Montgomery County Council approves changes to disability retirement program

June 28, 2011

The Montgomery County Council approved fundamental changes to the county’s troubled disability retirement program Tuesday, creating a two-tiered system that distinguishes incapacitated workers from those who can find a job doing something else.

The new rules also forbid employees who are about to get fired for misconduct from receiving a service-connected disability package.

The changes come nearly three years after the county’s inspector general called attention to the large number of Montgomery police officers who retire on disability. Officers who received the packages had to show only that one injury affected their performance — a bad shoulder, for example — to receive the same benefits as one who was paralyzed on the job.

“I think it was high time they did this,” said Joan Fidler, president of the Montgomery County Taxpayers League.

The legislation passed 7 to 1 with one abstention. Council member George L. Leventhal (D-At Large) voted no; Marc Elrich (D-At Large) abstained.

Leventhal said the county charter calls for changes in benefits to be decided during bargaining between the county and employee unions. “There’s been a breakdown in collective bargaining,” he said, citing labor tensions. “But the remedy isn’t to abandon collective bargaining.”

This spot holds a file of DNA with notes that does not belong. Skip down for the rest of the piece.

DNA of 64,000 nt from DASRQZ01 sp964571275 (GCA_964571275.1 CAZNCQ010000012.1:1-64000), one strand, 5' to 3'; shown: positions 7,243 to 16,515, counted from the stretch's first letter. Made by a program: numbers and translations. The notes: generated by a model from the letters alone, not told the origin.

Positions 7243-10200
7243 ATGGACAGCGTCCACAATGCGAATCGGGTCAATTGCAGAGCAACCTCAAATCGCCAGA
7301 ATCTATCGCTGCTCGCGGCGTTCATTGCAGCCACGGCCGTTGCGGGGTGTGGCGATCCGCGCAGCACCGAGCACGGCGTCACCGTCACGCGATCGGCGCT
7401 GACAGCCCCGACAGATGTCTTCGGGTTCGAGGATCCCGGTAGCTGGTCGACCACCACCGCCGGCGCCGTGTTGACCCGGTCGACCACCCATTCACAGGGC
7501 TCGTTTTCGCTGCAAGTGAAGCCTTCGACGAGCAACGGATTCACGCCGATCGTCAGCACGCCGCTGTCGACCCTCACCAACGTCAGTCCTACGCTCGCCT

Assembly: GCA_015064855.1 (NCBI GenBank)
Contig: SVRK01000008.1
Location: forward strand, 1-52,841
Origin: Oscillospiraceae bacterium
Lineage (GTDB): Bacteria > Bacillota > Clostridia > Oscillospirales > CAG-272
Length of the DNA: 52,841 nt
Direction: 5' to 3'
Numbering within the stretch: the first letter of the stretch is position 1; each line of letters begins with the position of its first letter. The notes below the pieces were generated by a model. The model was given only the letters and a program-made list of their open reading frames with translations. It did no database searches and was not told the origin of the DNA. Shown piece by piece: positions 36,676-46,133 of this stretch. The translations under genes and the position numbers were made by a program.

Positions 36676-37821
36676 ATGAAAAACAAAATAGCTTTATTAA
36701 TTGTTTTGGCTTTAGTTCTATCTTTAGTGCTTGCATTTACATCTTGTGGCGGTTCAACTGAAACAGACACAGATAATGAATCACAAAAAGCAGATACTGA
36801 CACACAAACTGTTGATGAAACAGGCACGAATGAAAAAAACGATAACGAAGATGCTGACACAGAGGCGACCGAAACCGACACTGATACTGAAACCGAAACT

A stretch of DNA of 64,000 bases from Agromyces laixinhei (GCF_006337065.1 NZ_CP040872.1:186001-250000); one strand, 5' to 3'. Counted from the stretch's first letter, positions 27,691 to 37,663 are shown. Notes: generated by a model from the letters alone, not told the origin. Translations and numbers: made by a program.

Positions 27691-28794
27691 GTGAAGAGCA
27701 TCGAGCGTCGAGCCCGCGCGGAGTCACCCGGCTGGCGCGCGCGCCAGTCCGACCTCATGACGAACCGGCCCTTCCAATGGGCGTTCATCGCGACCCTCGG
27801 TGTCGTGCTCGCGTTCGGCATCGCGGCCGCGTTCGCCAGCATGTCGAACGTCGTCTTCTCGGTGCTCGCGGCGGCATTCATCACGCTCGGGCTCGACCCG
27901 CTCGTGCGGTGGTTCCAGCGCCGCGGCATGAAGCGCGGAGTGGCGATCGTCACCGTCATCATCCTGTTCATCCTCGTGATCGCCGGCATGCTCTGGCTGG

The new rules go into effect July 1, 2012. Although criticism of Montgomery’s disability system has focused on police officers, the new rules apply to all county employees. Firefighters already have a two-tiered disability system: Those with total incapacity receive at least 70 percent of final earnings. while those with partial incapacity get at least 52.5 percent.

The new rules adopt that same 70/52.5 percent split, a slight boost for the most severely injured. Currently, there is just one rate: 66.7 percent.

Over the past eight years, according to Montgomery officials, 226 public safety employees retired on service-connected disability, representing 77 percent of such county employee retirements. Over the same period, public-safety employees represented considerably lower percentages of service-connected disability retirements in Prince George’s, Howard, Anne Arundel and Fairfax counties, officials said.

With the new rules a year away, more officers could apply. “I expect a spike in claims as employees try to get in under the old system,” said council member Phil Andrews (D-Gaithersburg-Rockville).

County Executive Isiah Leggett (D) said his office tried to negotiate reforms in disability with the police union but encountered resistance from it. Union leaders did not return calls or e-mails seeking comment.

Post staff writer Dan Morse covers courts and crime in Montgomery County, Md.
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